11 questions to ask yourself for the perfect Halong Bay cruise

Halong Bay as seen from the Alova Cruise boat top deck

If you asked me to pick a word to summarise a Halong Bay cruise, I’d say ‘overhyped’. Yes Halong Bay is beautiful, but taking a cruise there is not what I’d classify as a ‘do before you die’ adventure.

That shocks people. I’ve had friends visit and remark that it’s the most tranquil place they’ve ever been. However, perhaps Jo and I weren’t asking the right questions.

So learn from our mistakes with these 11 questions to ask yourself. We’re pretty sure you’ll be commenting in no time about how amazing Halong Bay is.

1- Do I really need to see Halong Bay?

Sounds like a ridiculous question but it is one you need to ask yourself. Jo and I always wanted to see Halong Bay, simply because it had been talked about so much.

Here's a rather dismal Halong Bay, taken from the cruise.
Here’s a rather dismal Halong Bay. Fisherman’s rock is in the centre, an apparently lucky rock that even features on Vietnamese money. Taken from the cruise.

Yet the closer we came to it, the less excited we were. We’d heard stories of travellers having terrible times with old and dirty boats, typhoons, and rushed tours which don’t even go to Halong Bay properly.

It’s up to you. Personally, I regret seeing it on the day tour we took. The friends we met on the day were amazing, but Halong Bay felt incredibly touristy and the cruise was rushed and of pretty poor quality. Maybe an overnight stay would have improved things.

2- What’s the weather like?

Super important question to ask. While the weather in Vietnam is unpredictable at best (see our tale of that here), try to get some clarity about the local situation. Bad weather could mean the Halong Bay cruise is cancelled altogether. So if you’ve got some flexibility, try to go when the weather looks brighter. No one wants to see fog all day instead of the splendid limestone mountains.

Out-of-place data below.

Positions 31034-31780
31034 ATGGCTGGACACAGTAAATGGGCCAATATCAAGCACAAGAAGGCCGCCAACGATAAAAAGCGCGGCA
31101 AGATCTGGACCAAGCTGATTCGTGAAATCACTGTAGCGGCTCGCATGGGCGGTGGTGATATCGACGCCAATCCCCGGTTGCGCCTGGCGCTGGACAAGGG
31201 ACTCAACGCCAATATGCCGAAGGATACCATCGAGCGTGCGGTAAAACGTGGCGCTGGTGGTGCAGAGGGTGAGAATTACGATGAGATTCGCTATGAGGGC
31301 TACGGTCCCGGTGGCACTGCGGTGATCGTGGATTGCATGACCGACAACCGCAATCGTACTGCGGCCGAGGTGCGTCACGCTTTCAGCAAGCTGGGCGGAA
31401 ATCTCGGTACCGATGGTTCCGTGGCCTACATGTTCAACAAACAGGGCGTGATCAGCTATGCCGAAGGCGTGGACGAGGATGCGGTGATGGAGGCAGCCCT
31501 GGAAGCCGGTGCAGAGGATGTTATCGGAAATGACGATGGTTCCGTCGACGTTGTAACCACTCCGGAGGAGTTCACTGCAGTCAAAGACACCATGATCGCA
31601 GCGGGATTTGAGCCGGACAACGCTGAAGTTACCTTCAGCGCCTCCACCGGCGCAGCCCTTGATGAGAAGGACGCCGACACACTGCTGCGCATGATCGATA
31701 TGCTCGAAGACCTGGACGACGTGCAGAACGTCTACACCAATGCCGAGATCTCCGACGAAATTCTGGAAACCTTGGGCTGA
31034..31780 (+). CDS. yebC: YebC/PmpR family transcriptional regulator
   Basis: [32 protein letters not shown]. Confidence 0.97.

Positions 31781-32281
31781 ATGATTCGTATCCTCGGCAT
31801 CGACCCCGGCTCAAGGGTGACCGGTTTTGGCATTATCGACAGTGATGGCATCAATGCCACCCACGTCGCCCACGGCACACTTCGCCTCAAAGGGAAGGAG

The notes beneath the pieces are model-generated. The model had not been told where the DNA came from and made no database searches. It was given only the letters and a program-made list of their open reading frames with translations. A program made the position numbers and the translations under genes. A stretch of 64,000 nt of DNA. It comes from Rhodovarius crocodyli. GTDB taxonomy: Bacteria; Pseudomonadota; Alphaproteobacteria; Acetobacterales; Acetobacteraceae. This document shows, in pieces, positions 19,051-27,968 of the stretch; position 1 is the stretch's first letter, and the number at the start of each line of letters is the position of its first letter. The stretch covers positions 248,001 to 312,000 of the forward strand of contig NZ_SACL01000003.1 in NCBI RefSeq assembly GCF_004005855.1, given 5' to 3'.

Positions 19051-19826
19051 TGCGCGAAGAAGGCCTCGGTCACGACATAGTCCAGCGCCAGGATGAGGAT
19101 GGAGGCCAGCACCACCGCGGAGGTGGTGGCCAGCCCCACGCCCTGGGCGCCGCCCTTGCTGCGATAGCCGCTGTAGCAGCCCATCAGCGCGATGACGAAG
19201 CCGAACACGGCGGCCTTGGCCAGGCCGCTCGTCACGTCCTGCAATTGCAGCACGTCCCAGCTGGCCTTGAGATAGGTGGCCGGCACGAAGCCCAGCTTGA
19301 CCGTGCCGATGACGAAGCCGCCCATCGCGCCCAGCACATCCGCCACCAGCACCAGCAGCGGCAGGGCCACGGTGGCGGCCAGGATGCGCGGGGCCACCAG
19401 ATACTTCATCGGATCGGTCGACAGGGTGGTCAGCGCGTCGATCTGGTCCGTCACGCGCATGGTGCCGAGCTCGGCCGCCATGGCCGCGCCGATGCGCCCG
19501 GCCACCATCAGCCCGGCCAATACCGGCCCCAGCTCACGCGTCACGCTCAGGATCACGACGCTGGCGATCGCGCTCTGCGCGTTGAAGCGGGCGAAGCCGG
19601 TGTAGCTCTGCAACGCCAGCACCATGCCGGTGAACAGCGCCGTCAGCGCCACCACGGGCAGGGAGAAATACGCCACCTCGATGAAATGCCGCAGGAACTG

This rain shower, pictured in the south of Vietnam, wasn't a rarity. Be sure to check the weather and, if it's wet, pack accordingly.
This rain shower, pictured in the south of Vietnam, wasn’t a rarity. Be sure to check the weather and, if it’s wet, pack accordingly.

3 – Do I want to sleep on a boat or try a day cruise?

I hate boats. All of them. They make me feel clastrophobic and sick, and that’s why I’m never going on a cruise holiday. With that in mind (and the extortionate price of anywhere between $130 – $300 for a one night cruise) Jo and I decided to do a day tour. Big mistake.

A typical Halong Bay cruise ship. This is pretty low on the comfort scale, but even the higher comfort ones don't seem a lot more attractive.
A typical Halong Bay cruise ship. This is pretty low on the comfort scale, but even the higher comfort ones don’t seem a lot more attractive.

Halong Bay is three to four hours from Hanoi, so more time was spent on a bus than on the bay. And with only four hours to look around, we went to the main tourist places.

However, it only cost $100 for us both. Still pricey though.

4 – What’s the maximum I am willing to pay?

The prices vary a lot between cruise operators. If you want top quality, one night per person could be $300 dollars. If you want to possibly die in a rowing boat, then just spend $30 dollars. A general rule of thumb is to spend at least $100 per person an overnight cruise.